Researchers are warning businesses to be prepared for potential widespread attacks using the Double Kill exploit code that was posted online three days ago and has now been discovered incorporated into the RIG Exploit Kit and ThreadKit crimeware packages.
Double Kill is the moniker given by researchers to the recently patched CVE-2018-8174, a critical flaw affecting all versions of Windows. It's the more severe of two flaws that were under active attack when Microsoft issued fixes on Patch Tuesday earlier this month. Double Kill is a Windows VBScript Engine Remote Code Execution Vulnerability, independently discovered both by researchers at Kaspersky Lab and Chinese security firm Qihoo360 Core and reported to Microsoft.
The vulnerability exists in the way the VBScript engine handles objects in memory. If successfully exploited, it could enable attackers to execute code with the same privileges as the current user and reallocate memory, take steps toward gaining arbitrary read/write access, hijack execution flows, and potentially achieve code execution.
Active attacks abusing CVE-2018-8174 started as spear-phishing emails with malicious RTF documents attached. The docs contained an OLE object which, when activated, downloaded and rendered an HTML page through a library that contains the engine behind Internet Explorer. VBScript on the page leverages the exploit to download a payload to the machine.
While attacks in the wild used RTF documents, Microsoft explains that attackers could also dupe a victim into visiting a website designed to exploit the flaw through Internet Explorer, or embed an ActiveX control marked "safe for initialization" in an app or Office document that hosts the IE rendering engine.
Abusing OLE to load an IE exploit in Word in a new technique, explain researchers at Barkly. They fear attacks abusing this flaw are poised to increase, especially because it works whether or not the target machine runs IE as the default browser.
CVE-2018-8174 isn't the only Windows vulnerability being used in the wild. Microsoft also confirmed attackers were also actively exploiting CVE-2018-8120, a privilege escalation vulnerability that could allow attackers to gain control over a system, view or edit data, or create new accounts with full user rights.
Microsoft did not provide more info on how widely spread CVE-2018-8120 attacks have been in the wild. The working PoC exploit code is also available on GitHub; Barkly experts say "it's only a matter of time before more attacks take advantage of this vulnerability."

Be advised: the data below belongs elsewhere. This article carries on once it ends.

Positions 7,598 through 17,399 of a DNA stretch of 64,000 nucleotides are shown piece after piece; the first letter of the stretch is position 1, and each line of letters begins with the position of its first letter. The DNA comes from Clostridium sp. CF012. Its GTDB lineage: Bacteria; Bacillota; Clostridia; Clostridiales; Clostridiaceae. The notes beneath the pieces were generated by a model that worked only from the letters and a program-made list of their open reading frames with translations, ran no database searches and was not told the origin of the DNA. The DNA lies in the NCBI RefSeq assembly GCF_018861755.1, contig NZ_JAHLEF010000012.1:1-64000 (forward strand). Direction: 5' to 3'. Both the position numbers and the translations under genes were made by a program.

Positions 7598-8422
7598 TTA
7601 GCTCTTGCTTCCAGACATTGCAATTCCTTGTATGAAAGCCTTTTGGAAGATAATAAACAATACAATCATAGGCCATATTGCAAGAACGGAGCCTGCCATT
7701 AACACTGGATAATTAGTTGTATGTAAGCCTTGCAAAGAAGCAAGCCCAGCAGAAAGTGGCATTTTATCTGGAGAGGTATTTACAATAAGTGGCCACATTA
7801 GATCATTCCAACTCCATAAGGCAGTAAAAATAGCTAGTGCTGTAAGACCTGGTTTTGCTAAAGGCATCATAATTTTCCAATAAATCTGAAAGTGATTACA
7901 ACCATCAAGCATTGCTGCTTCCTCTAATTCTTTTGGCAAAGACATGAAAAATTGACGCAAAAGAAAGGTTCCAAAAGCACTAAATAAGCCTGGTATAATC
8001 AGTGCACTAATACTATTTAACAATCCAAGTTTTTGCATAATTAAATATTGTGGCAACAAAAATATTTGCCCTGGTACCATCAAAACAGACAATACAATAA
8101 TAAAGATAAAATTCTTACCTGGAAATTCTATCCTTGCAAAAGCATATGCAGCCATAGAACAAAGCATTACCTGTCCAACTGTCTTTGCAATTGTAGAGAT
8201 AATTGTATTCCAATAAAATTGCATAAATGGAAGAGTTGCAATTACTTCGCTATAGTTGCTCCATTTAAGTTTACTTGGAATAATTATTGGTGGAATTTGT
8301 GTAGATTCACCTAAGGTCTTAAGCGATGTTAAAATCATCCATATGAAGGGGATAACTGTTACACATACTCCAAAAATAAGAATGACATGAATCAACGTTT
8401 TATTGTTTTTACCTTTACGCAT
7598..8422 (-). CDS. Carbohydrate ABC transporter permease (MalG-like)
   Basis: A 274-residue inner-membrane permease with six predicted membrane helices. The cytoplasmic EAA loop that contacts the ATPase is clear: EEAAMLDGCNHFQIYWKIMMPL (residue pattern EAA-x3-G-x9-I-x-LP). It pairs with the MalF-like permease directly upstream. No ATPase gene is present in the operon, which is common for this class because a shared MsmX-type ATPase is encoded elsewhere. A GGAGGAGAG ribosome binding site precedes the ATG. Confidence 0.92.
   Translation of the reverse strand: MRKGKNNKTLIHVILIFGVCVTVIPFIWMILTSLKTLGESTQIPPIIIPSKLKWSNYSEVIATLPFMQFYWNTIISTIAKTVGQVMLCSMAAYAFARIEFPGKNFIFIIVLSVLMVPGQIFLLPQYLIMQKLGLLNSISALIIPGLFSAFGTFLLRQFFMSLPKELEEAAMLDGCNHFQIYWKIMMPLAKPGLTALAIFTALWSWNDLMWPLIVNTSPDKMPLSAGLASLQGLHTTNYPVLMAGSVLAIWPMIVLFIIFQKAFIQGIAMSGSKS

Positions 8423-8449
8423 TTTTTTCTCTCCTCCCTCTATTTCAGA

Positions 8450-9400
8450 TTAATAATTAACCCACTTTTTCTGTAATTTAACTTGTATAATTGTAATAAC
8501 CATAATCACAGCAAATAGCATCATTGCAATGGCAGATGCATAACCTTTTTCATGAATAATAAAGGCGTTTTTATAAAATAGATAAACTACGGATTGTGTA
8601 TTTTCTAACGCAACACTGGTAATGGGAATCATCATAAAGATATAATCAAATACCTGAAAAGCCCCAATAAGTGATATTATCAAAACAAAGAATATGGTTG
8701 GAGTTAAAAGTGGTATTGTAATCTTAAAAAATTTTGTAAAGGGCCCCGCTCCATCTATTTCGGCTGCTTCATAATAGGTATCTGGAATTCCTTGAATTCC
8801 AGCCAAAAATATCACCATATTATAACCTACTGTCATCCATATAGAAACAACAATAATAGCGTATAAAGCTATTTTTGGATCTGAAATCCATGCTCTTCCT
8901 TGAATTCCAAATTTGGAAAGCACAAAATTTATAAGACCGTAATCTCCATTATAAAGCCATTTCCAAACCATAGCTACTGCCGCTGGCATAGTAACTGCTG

RIG, ThreadKit, and Potential for Abuse
On May 24, 2018, shortly after the PoC exploit code for CVE-2018-8174 was posted online, an attacker going by the name "TakeThat" was seen taking responsibility for implementing the flaw into the RIG Exploit Kit (RIG EK). TakeThat claimed the infection rate had increased.
RIG EK is among the most popular exploit kits to distribute malicious payloads. It's packed with a variety of threats, from ransomware and credential theft to Java and Flash exploits, explains Barkly CTO Jack Danahy. Cybercriminals taking advantage of the crypto craze have also recently leveraged RIG EK to distribute coin miner malware and collect digital currencies like Monero and Electroneum.
"The big value from the exploit kit is when people land on the system, it's likely there will be one exploit among many that will be useful to corrupt and infect the machine," he explains.
With the Double Kill exploit code being built into RIG EK, Danahy says it's more likely organizations that haven't patched CVE-2018-8174 will be vulnerable to exploits and whatever payloads attackers decide to deliver.
Its code has also been seen in ThreadKit, an exploit builder that can be used to create weaponized Office docs. It's accessible to cybercriminals with little technical expertise and the Double Kill exploit option can be purchased for $400 online. An exploit kit lures victims to a malicious site and infects them through the browser; this one lets attackers create weaponized documents that can be distributed however they want.
"It's a different kind of vector through which you can exercise the same functionality," says Danahy.
Given the nature of this vulnerability, companies will want to ensure they have advanced protection. However, Barkly research discovered many have slowed down their patching processes after patches following Meltdown and Spectre caused problems earlier this year.
Research shows 80% of companies polled found the Meltdown and Spectre patching process to be unclear and 88% showed frustration with the process. Now, businesses are just as concerned about faulty updates as they are about Spectre. Two-thirds of respondents were worried about the lack of stable firmware updates leaving their company vulnerable to Spectre. However, they were just as concerned future patched would harm performance or stability.
Most IT pros (56%) said they had purposefully held back on applying updates and, in the future, will only do so after testing for compatibility and performance problems. Nearly one-quarter (23%) say they may not apply patches at all for fear of performance problems, and 75% say they are more likely to roll out patches more slowly in the future.
"If people are scared of patching Microsoft systems because of Spectre and Meltdown, they should realize how serious and pressing these attacks are," says Danahy, who advises organizations to rethink the slower approach to patching.
"The speed with which organizations are updating their systems means there's readily exploited vulnerabilities," he adds. "There's likely to be a lot of systems remaining vulnerable for a while."